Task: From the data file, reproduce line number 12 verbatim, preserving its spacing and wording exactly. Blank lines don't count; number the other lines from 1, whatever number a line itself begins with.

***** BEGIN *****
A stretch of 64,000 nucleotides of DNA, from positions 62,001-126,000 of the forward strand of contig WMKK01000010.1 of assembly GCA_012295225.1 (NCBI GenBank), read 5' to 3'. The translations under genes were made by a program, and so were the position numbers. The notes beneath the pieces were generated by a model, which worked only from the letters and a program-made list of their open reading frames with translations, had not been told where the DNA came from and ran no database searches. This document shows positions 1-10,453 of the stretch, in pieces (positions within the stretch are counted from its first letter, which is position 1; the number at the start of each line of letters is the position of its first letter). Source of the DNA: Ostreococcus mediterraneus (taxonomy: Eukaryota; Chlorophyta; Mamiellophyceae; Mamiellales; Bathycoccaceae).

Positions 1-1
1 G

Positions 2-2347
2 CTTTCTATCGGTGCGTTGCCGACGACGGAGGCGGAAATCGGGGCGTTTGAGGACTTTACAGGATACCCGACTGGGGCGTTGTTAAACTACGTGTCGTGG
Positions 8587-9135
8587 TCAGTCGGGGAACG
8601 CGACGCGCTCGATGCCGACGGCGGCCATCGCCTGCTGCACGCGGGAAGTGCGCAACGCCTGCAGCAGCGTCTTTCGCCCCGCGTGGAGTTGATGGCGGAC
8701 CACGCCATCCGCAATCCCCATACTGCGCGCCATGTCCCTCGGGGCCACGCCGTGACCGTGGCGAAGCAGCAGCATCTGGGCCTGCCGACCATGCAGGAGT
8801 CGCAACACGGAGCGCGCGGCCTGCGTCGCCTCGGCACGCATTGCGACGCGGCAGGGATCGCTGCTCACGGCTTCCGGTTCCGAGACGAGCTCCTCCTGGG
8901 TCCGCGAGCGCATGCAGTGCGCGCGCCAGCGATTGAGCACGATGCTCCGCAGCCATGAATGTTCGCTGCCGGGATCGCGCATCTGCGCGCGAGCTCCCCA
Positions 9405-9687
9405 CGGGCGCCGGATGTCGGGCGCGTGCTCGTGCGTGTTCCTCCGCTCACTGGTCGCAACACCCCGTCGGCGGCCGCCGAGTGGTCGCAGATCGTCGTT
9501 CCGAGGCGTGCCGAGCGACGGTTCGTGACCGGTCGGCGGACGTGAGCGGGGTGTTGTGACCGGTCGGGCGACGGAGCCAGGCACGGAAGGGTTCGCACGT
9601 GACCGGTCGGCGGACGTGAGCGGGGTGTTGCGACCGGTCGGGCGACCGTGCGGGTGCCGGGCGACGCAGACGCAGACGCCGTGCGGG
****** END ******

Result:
Positions 9405-9687